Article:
News of yet another picture book, and more evidence that we were in good tipping form last May. Our cover featured Quentin Blake and Michael Rosen’s Can’t Catch Me (Deutsch) which we had seen and couldn’t wait to tell you about even though it wasn’t published till the autumn. We’ve just heard it has won the Signal Poetry Award. The judges, Margaret Meek and Peter Hunt praised it for being a book which has many levels and is approachable by a wide range of children. They feel it is also unusual in that the blend of pictures and text make it attractive to children who are not usually readers of poetry. There are no official runners-up in the award but Strictly Private, Roger McGough’s anthology (Kestrel and Puffin) was also commended.
Testing books out on children is not part of the Signal Award’s judges’ brief; but from the responses we’ve seen to these two books many children and young people would endorse their choice.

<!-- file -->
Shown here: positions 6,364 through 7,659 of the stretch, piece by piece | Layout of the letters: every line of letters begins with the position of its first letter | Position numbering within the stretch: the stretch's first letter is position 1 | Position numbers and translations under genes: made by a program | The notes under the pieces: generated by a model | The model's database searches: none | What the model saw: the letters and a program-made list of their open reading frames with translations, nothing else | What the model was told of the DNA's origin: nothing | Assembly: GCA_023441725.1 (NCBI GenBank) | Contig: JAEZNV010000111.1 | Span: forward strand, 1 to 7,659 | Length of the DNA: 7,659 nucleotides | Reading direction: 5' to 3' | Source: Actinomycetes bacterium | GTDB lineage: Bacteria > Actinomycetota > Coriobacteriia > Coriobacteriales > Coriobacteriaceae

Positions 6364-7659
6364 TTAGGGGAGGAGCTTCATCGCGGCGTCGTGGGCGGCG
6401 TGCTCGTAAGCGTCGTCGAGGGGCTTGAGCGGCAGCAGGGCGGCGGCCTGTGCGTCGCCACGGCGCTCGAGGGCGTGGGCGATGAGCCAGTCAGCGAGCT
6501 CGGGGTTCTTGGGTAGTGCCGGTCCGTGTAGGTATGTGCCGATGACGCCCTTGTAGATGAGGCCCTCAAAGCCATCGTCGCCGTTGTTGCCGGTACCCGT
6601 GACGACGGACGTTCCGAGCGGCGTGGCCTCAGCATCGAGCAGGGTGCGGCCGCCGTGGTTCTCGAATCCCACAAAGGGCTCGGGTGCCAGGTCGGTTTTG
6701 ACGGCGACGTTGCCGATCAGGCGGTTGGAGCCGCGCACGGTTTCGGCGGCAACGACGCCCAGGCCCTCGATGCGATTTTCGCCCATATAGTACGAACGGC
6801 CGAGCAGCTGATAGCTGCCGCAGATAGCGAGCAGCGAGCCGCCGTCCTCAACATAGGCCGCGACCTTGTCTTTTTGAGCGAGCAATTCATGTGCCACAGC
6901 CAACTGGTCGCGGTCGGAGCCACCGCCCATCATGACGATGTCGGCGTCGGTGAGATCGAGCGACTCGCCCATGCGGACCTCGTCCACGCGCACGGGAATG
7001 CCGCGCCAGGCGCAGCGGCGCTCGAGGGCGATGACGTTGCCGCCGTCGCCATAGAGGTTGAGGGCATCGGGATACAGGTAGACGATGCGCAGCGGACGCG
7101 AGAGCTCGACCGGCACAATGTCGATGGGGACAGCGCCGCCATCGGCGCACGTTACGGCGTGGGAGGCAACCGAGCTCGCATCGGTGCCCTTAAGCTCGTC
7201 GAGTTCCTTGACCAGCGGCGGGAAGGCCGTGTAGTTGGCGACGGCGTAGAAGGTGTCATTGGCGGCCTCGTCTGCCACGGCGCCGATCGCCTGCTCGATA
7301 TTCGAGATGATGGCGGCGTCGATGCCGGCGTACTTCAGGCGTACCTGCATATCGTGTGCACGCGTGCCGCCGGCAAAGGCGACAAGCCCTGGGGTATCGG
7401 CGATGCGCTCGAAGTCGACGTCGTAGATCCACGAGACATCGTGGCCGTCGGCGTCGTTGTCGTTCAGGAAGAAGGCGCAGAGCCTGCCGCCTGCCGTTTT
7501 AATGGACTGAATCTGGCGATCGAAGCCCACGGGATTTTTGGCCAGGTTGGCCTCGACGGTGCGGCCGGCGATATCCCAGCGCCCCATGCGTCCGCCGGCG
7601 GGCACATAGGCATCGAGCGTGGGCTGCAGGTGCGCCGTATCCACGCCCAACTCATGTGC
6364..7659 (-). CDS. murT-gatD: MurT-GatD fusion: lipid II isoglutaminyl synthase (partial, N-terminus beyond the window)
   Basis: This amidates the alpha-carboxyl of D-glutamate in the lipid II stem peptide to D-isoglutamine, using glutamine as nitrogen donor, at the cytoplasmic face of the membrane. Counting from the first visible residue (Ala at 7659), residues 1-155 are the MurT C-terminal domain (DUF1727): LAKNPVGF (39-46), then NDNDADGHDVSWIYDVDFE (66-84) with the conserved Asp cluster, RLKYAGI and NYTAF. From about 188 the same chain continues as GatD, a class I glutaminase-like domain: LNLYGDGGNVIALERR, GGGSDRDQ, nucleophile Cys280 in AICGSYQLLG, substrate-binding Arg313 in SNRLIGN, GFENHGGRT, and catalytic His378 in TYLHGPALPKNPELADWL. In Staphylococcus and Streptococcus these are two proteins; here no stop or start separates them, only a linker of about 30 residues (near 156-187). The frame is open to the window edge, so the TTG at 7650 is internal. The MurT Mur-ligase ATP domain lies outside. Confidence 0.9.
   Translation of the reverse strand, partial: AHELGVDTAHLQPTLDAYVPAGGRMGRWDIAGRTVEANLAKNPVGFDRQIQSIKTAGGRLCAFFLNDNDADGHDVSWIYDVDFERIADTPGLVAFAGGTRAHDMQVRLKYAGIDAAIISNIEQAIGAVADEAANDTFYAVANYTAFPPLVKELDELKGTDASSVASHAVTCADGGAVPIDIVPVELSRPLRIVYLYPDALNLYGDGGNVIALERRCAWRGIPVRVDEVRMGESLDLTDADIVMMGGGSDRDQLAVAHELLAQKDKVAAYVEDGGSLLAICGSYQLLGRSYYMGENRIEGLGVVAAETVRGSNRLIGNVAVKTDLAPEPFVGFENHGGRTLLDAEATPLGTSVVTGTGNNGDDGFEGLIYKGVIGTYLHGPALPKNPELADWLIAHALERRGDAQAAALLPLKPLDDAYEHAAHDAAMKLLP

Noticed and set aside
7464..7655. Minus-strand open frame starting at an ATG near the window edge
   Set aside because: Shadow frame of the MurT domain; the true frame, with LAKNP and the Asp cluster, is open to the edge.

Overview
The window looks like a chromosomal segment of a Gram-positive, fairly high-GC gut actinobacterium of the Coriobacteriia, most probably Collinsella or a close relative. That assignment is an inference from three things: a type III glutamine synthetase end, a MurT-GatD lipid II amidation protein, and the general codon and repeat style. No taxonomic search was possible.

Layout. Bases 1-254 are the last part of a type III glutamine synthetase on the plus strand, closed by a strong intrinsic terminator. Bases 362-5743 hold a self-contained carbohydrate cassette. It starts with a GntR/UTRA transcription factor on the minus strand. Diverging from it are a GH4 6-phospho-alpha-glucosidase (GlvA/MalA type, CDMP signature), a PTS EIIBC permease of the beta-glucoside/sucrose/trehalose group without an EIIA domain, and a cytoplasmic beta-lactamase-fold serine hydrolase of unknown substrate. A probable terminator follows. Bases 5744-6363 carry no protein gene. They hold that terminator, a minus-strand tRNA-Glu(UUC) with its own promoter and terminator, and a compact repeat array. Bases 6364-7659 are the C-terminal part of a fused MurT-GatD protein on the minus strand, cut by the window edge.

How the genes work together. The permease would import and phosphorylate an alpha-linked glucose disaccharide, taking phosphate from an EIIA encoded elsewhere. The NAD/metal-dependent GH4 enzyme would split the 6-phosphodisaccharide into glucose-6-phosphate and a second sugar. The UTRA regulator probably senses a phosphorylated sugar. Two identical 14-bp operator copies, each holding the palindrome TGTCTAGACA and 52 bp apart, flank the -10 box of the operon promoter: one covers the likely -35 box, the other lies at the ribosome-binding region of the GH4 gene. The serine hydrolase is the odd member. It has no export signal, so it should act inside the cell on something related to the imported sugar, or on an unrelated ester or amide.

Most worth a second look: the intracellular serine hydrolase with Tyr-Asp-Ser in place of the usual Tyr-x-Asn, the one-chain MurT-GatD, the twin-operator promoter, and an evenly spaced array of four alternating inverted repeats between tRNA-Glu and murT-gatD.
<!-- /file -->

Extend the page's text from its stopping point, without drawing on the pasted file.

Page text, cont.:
The award was, of course, initiated by Signal, which means by Aidan and Nancy Chambers, winners of this year’s Eleanor Farjeon Award (see page 28). We are delighted to tell you that Aidan will be writing in the next issue of Books for Keeps when we look at the American contribution to children’s books.
This issue celebrates picture books – and not a football in sight. So I’m not even going to mention Ladybird’s crude, comic-strip adventures of Naranjito (little orange, for non-Spanish speakers) the World Cup mascot. I can’t understand how a company that produces such very good information books and which has just done excellent biographies for children of Pope John-Paul and the Princess of Wales can publish such rubbish. Instead I’ll finish with a real master of the comic-strip, Raymond Briggs who since Father Christmas has been doing some determined mould-breaking. His latest book When the Wind Blows (published by Hamish Hamilton on the adult list 0 241 10721 0, £3.95) is a potent, tragically funny and thought-provoking statement about nuclear warfare. It should be in every secondary school, and lots of junior and middle ones too if the capable and informed discussion I often hear in them is anything to go by.
Here’s to survival – and lots more picture books to enjoy.